Energy Flow In Ecosystems
Energy Flow In Ecosystems
A food chain
A Food Chain and an Energy Pyramid
In the food chain above, Osprey eat northern pike, which eat perch which feed on bleak which feast on freshwater shrimp.
The same information can be represented in an energy pyramid, with the additional info of numbers.
Energy Flow in Ecosystems Vocabulary
- Primary Productivity - the rate at which photosynthetic organisms can produce food from photosynthesis. This rate determines the amount of available energy in an ecosystem.
- Food chain - the path of energy from the sun to producers to consumers to larger consumers, etc.
- Tropic level- The various levels in a food chain. (The producers, the consumers, the consumers that eat those consumers, and so on)
- Producers are organisms such as plants, algae, and bacteria, that get energy directly from the sun. This is the first trophic level.
- Herbivores - This is the second tropic level. These are animals that eat plants.
- Consumers are organisms that eat plants or other living things in order to gain energy. Both herbivores and carnivores are consumers.
- Carnivores - Animals that eat other animals. This is the 3rd trophic level.
- Omnivores - Are animals that eat both plants and animals.
- Detritivores - Worms and decomposers who get their energy from eating wastes and dead animals.
- Decomposers - Bacteria and fungi decompose things that were once living. This helps release nutrients back into the environment.
- Food Web - An interconnected group of food chains.
- Energy Pyramid - An Energy pyramid is a diagram that shows how energy flows through ecosystems. The lowest trophic level (producers) is on the bottom of the pyramid. Above that are the consumers that eat the producers. About that are the consumers that eat those consumers, and so on.)
- Biomass - This is how biologists measure the amount of energy that is in the trophic levels. It's the dry weight of tissue and other organic matter.
Here's a simple food chain.
Producers, such as plants, get their energy from the sun through photosynthesis. The sun's energy is then passed into the herbivores (animals that eat plants) as well as into the decomposers that decompose the plants. Carnivores (animals that eat other animals) get their energy from the herbivores. Decomposers get their energy from the produces, herbivores, and carnivores. In exchange, decomposers put nutrients into the soil. These nutrients are used by plants.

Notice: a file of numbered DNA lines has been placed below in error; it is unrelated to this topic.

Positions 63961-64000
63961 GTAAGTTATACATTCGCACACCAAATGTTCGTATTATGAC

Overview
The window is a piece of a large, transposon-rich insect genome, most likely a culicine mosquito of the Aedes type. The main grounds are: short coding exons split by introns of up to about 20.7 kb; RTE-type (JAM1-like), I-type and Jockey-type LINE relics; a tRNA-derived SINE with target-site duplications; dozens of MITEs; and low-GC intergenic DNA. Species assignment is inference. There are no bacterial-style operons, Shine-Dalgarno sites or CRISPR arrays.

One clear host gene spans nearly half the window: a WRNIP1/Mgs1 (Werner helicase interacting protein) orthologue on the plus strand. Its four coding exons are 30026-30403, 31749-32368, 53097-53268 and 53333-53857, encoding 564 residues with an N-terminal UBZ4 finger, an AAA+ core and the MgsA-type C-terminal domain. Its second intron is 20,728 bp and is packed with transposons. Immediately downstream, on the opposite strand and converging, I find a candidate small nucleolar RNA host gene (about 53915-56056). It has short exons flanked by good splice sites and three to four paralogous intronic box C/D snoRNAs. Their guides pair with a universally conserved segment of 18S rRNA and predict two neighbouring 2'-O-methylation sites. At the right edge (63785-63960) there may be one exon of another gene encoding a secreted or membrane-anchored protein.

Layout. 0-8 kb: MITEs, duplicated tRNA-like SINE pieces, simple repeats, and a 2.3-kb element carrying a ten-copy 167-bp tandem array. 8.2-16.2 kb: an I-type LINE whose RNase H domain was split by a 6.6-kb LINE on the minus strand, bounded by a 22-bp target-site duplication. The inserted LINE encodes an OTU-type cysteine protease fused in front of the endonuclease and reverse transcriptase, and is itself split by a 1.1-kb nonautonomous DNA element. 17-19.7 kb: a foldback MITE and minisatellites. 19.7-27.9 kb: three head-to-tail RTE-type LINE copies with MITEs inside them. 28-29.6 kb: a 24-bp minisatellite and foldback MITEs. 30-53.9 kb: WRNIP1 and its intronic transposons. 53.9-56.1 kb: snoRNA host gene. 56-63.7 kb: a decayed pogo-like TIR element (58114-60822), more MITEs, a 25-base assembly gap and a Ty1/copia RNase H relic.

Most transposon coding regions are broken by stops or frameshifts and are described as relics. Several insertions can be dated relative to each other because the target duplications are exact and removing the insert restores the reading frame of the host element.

More Information About Energy Flow.
All energy comes originally from the sun. Plants capture that energy. Herbivores and omnivores that eat the plants get some of that energy. Organisms that eat those animals get energy from them. In this way, energy that originally came from the sun is passed on along the food chain.
As energy is passed from one organism to another, some energy is given off into the environment as heat. Therefore, the amount of usable energy decreases as the energy passes through the ecosystem. Only about 10% of the energy in one organism gets stored in the body of the next organism. For this reason, there is a limit to the number of trophic levels that an ecosystem can support. Most land ecosystems have only 3, or sometimes 4, trophic levels.
A Food Web is several interlocking and interdependent food chains put together
An organism's trophic level is the position it has in a food chain. A food chain shows how energy is passed along from the sun to one organism to another to another. The trophic level shows the number of steps away from the start of the food chain an organism is.
Trophic level 1 is the primary producers - organisms that can make their own food. Herbivores that eat those plants make up trophic level 2. Predators that eat the herbivores make up trophic level 3. Carnivores are at level 4 or 5.
First trophic level: Plants, Algae, Phytoplankton
Second Trophic Level: Animals that eat plants
Third Trophic Level: Foxes eat rabbits.
Fourth Trophic Level: Eagles eat foxes
Decomposers eat dead matter
The plants, algae, and phytoplankton are primary producers. They get their energy from the sun through the process of photosythesis. Plants are at the first trophic level.
Rabbits eat plants and are at the second trophic level. Rabbits are primary consumers because they are the first level of consumers (animals) on a food chain.
Foxes eat rabbits (and other small animals). Foxes are at the second trophic level. Foxes are secondary consumers, because they eat other animals.
Golden Eagles eat foxes (and other small animals). Golden Eagles are at the third trophic level. They are at the tertiary consumer level.